Some Antarctic fish living in the planet’s coldest waters are able to cope with the stress of rising carbon dioxide levels in the ocean. They can even tolerate slightly warmer waters. But they can’t deal with both stressors at the same time, according to a study from the University of California, Davis.
The study, published recently in the journal Global Change Biology, of emerald rock cod is the first to show that Antarctic fishes may make trade-offs in their physiology and behavior to cope with ocean acidification and warming waters.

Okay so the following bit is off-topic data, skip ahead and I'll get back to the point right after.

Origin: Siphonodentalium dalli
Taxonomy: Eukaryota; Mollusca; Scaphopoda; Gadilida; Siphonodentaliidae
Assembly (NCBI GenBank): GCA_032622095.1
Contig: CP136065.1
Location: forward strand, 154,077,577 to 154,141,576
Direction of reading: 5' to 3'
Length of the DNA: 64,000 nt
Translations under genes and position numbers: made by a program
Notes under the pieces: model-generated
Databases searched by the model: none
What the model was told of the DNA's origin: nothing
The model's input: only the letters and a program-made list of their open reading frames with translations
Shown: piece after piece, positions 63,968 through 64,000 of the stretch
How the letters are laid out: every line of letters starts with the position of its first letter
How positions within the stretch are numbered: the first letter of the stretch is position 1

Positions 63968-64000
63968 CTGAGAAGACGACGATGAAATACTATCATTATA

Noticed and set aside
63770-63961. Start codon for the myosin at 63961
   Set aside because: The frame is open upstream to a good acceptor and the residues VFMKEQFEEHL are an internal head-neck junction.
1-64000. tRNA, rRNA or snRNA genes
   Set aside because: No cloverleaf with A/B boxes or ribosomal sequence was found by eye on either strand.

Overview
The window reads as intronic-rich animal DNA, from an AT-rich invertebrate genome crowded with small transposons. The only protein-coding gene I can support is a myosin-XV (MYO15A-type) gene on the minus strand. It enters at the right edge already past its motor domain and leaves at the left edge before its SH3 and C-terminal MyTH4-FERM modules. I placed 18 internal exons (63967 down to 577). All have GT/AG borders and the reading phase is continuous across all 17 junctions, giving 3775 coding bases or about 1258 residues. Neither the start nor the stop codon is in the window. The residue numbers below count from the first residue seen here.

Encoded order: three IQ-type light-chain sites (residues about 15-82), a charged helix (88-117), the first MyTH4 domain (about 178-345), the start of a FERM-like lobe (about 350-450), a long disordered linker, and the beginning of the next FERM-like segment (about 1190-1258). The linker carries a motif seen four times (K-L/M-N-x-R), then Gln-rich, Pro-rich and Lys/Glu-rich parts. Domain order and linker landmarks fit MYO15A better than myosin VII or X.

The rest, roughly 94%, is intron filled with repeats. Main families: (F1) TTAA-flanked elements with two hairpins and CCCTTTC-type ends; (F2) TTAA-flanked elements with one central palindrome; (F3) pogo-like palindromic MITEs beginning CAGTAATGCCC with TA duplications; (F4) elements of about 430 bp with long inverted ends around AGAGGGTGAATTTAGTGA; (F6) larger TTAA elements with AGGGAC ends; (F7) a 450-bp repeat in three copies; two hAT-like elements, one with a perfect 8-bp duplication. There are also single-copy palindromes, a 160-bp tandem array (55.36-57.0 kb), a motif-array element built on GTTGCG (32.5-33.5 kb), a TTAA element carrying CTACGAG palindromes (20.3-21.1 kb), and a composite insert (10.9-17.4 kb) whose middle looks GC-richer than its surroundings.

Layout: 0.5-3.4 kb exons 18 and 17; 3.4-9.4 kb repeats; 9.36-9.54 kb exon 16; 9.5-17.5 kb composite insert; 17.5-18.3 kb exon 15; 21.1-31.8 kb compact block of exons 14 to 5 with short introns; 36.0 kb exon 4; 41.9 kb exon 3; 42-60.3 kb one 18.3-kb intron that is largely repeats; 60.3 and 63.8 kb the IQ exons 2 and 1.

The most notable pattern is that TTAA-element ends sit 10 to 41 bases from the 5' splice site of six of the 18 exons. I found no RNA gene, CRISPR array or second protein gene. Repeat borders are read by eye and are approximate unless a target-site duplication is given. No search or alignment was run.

“In dealing with climate stress, these fish are really bad multitaskers,” said senior author Anne Todgham, an associate professor with the UC Davis Department of Animal Science. “They seem quite capable of coping with increases in CO2, and they can compensate for some warming. But they can’t deal with both stressors at the same time. That’s a problem because those things happen together — you don’t get CO2 dissolving in the ocean independent of warming.”
The study’s authors include lead author and Ph.D. student Brittany Davis, Erin Flynn and Nann Fangue of UC Davis, Frederick Nelson of UC Davis and Howard University; and Nathan Miller from San Francisco State University.
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